The art of golf

Exhibit captures beloved sport through its people, places

MORRIS MUSEUM OF ART/SPECIAL
Ray Ellis used oil on canvas to depict Augusta National Golf Club, Club House, ca. 1983.
  • Follow Applause

Golf lovers can see their favorite images of the sport on canvas at a new exhibit at Morris Museum of Art.

Back | Next
The Palmer Finesse, 1994 is the work of artist Lucy McTier, who created the iconic golfer using oil on canvas. The work is part of the collection of the Morris Communications Co.  LUCY MCTIER/SPECIAL
LUCY MCTIER/SPECIAL
The Palmer Finesse, 1994 is the work of artist Lucy McTier, who created the iconic golfer using oil on canvas. The work is part of the collection of the Morris Communications Co.

Fore! Images in Golf opens Saturday, Feb. 4, and will remain on view through April 15.

The exhibit features images by leading contemporary artists related to golf, including the people who play the game and the places where it is played, said director Kevin Grogan.

“We were aiming for a contemporary view of this historically and socially important thing – the game of golf,” Grogan said. “We have some wonderful landscapes, both watercolor and oils by Linda Hartough. She’s particularly renowned for great American landscapes that happen to be of golf courses.”

Other featured artists include well-known painter LeRoy Neiman, now in his 90s, who is one of the best known artists in the country, Grogan said. Fore! Images in Golf will feature his painting of Tiger Woods, which is named Tiger in the Woods.

“He has a style that is uniquely his own,” Grogan said of Neiman.

Other well-known artists featured are Dan Rizzie and Will Barnet, one of the great American painters of the 21st century, he said.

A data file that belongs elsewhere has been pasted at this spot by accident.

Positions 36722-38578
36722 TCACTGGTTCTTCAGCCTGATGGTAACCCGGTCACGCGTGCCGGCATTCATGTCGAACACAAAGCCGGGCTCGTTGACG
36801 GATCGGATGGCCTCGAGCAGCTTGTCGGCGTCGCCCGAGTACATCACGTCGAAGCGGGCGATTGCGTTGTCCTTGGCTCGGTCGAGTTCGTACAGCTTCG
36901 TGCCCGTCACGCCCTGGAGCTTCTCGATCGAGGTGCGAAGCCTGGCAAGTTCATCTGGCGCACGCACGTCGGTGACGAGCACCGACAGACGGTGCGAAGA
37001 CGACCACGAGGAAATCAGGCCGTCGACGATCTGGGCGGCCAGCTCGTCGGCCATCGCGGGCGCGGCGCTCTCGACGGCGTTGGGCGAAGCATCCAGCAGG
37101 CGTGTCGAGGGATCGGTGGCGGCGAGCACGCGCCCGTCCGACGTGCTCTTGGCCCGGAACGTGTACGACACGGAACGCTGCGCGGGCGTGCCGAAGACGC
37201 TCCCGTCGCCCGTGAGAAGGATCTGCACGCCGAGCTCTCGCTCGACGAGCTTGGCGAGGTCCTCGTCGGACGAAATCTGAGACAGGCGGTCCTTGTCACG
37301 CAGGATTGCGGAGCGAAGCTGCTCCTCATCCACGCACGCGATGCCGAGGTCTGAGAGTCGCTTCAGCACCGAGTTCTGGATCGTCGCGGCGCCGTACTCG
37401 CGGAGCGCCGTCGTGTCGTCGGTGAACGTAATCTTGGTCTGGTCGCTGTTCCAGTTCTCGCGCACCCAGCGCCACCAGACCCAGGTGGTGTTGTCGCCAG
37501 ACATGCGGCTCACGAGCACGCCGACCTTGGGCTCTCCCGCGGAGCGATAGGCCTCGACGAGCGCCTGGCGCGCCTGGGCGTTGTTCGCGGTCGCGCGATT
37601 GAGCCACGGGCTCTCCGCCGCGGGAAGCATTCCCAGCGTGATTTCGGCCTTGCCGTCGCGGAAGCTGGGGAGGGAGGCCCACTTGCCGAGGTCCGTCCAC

For one week out of the year, Augusta is the mecca for golfers. Grogan hopes the exhibit will be an attraction for people in town for the Masters Tournament. Usually closed on Mondays, the museum will be open the Monday of Masters Week, he said.

“We wanted to have something that lined up with the Masters. Apart from that, the South, in a peculiar way, is home to golf, historically speaking. It’s where golf made its first inroads in this country, long before it was this country,” Grogan said.

For instance, golf clubs and balls were delivered to Charleston, S.C., in 1743. By 1873, there was a golf club operating in Savannah, Ga., he said.

The exhibit also has some images that make fun of the people who play golf, and golf itself. A painting by Rizzie captures actor Bill Murray as the character Carl Spackler from the movie Caddyshack.

Fore! Images in Golf also features local artists Philip Morseberger, the late Bill Maypole and Jace McTier.

FORE! IMAGES IN GOLF EXHIBIT

WHEN: Through April 15; 10 a.m. to 5 p.m. Tuesday-Saturday; noon to 5 p.m. Sunday (The museum will be open 10 a.m. to 5 p.m. the Monday of Masters Week. Closed Easter Sunday.)

WHERE: Morris Museum of Art: 1 10th St.

ADMISSION: $5 adults, $3 ages 13 to 17, free for ages 12 and younger and $3 for students and military with ID and seniors ages 65 and older. Museum members receive free admission. Admission is free on Sundays.

MORE: (706) 724-7501, themorris.org


Search Augusta jobs